• Need a CT Aortogram or Transoesophageal echocardiogram to definitively confirm
  • Initial Management includes: [Tin Ch 59 pp415]
    • Antihypertensives, with negative inotropic agent
      • This is to reduce blood pressure without increasing shear forces which can worsen the tearing
      • Beta-blockade is the usual with short-acting preferred
        • Propranolol, Labetolol or Esmolol
        • Usually a sBP 120-130 initially and 100-120 if possible without causing hypotensive symptoms
      • Then vasodilators like Nitroprussive may be added after 
      • They likely need higher level of care, so if you need to ship for this get it going, or upstairs to the ICU 
Pneumothorax

Classically, a spontaneous pneumothorax occurs in tall, slender males. Of course penetrating trauma is also quite a risk for primary pneumothorax.

Risk Factors are

  • Smoking
  • Chronic lung diseases, such as asthma or COPD

Up to 3% develop a tension pneumothorax.

Clinical Presentation to Consider a Spontaneous Pneumothorax

  • Sudden-onset
  • Sharp and/or pleuritic chest pain with dyspnoea
    • The pleuritic component may resolve after 24 hours
  • Sinus tachycardia is the most common physical finding
  • Classic physical findings are:
    • Ipsilateral decreased breath sounds
    • Hyperresonance to percussion on side with pneumothorax
    • Decreased or absent tactile fremitus

Investigations

  • CXR: look for loss of lung markings in the periphery and a pleural line running parallel to the chest wall
  • Ultrasound: one of the great uses for bedside ultrasound. Very sensitive and specific, looking for absence of lung sliding in dependent areas of the chest.
  • Chest CT of course

Management

If a tension pneumothorax is suspected, based on significant dyspnea, hypotension, tracheal deviation, etc, you may need to intervene more acutely with a needle decompression, followed by a chest tube.

If they are haemodynamically stable we can use some less invasive management options:

  • Oxygen administration can help increase resorption of the pleural air
  • For  small and stable pneumothoraces, we can also elect to just observe and reassess:
    • Observe at least 4 hours with repeat CXR for progression/regression
    • Should return in 24h for repeat assessment
Oesophageal Rupture

aka ‘boerhaaves’

This is a full-thickness tear of the oesophagus. Classically presents following forceful vomiting.

Diagnosis

Clinical suspicion and differentiating from ACS is key to avoiding delay. CT or the chest or emergency endoscopy are the best means for definitive diagnosis.

Clinical Presentation

Usually they are going to appear sick and may also have a few general associated symptoms:

  • tachycardia
  • febrile
  • dyspnea
  • diaphoresis

Physical exam may be helpful if you find the specific finding of ‘Hamman’s Crunch’ which is a crepitus, varying with the heartbeat when auscultating the precordium. It is obviously rare and occurs with pneumomediastinum.

Investigations:

  • CXR (a normal cannot rule it out, but a few findings might push you to look closer)
    • may show a pleural effusion, with the left side being more common than the right
    • pneumothorax
    • pneumomediastinum
    • pneumoperitoneum, or
    • subcutaneous air
  • If you suspect an oesophageal rupture, you need a CT with water-soluble contrast for definitive diagnosis.

Management

  1. Resuscitation for shock
  2. Broad spectrum IV antibiotics
  3. Emergency surgical consult as soon as you suspect an oesophageal rupture

Objective Three
In a patient with unexplained chest pain, rule out ischemic heart disease.

Risk Factors for Ischemic Heart Disease

Unless they are crashing, you’re likely to have a chance to peruse your incoming patient’s medical history quickly before they arrive. Of course one of the do-not-miss diagnoses for the patient presenting with chest pain is ACS or acute coronary syndromes, in particular an active infarct. For this, it’s useful to remember the usual risk factors for coronary artery disease:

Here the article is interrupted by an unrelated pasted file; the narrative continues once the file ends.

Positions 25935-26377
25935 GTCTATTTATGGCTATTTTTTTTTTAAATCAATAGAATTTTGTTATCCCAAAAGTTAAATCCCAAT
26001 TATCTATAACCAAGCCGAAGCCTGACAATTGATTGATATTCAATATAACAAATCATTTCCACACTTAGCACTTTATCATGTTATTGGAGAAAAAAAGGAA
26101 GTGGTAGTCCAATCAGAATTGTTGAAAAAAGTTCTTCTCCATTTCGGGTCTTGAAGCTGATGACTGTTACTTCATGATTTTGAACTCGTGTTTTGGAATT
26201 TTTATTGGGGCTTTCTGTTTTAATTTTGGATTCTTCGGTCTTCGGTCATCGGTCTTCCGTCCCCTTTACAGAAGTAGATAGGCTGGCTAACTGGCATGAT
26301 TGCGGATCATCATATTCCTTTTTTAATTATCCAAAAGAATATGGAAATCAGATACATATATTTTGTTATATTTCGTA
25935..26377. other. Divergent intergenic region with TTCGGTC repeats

• Age over 40
  • Being male, or a post-menopausal female
  • Hypertension
  • Tobacco use
  • Hypercholesterolemia
  • Diabetes
  • Central obesity
  • Family history of CAD: 
    • MI in male family member before 55 years of age
    • MI in female family member before 65 years of age
  • Sedentary lifestyle

Cocaine use can also be associated with acute myocardial infarct due to vasospasm. 

Characteristics of cardiac chest pain

JAMA ‘Rational Clinical Examination’ series in 2015 analysed this question regarding history as well as the chest pain symptoms. 

Of course, no one item is going to tell us if this is cardiac or not, and so it is presented as Likelihood ratios that are to be taken in summation to determine pre-test probability. These were assessed separately as items that are useful on history and those that are useful on exam.

On History

  1. Abnormal prior stress test LR 3.1
  2. Peripheral arterial disease LR 2.7
  3. Prior CAD or MI, LR 2.0 and 1.6 respectively
  4. The rest are even lower and include the usual suspects: 
    1. age over 40, 
    2. diabetes, 
    3. being male sex or post-menopausal female, 
    4. hyperlipidemia, 
    5. HTN, 
    6. tobacco use,
    7. fam hx of CAD,
    8. truncal obesity, 
    9. sedentary lifestyle
    10. cocaine use

Obviously none of these likelihood ratios are particularly compelling in isolation. So they need to be taken collectively.

Clinical Exam – Characteristic of ACS Chest Pain

  1. Radiation to both arms was most convincing with a LR 2.6
  2. Pain similar to previous ischemic events LR 2.2
  3. A change in the pain pattern over the past 24h – LR 2.0
  4. Typical chest pain for them LR 1.9
  5. Worse with exertion up to LR 1.8
  6. Then the rest are 1.5 or less, including: radiation to neck or jaw, radiation to L arm, radiation to R arm, diaphoresis, dyspnea, abrupt onset.

Of course, we’re talking about ‘ruling out’ ischemic heart disease. So aside from our awesome history and physical, we are going to need some investigations to feel confident:

  • ECG:
    • New, or presumably new ST segment deviations, >1mm in at least two anatomically contiguous leads
    • T wave inversion in multiple precordial leads
  • Troponins:
    • Any elevation in troponins
    • Many authorities will have pathways for this that include repeating the troponin to assess for delta and possibly application of a rule such as the HEART score

The management of a diagnosed STEMI or NSTEMI is covered in Topic 56, but generally this involves ASA chewed, nitroglycerin if they’re not hypertensive or it’s not an inferior infarct, heparin and clopidogrel, and either fibrinolysis or cardiac catheterization. Cocaine associated ACS needs repeat dosing of benzodiazepines.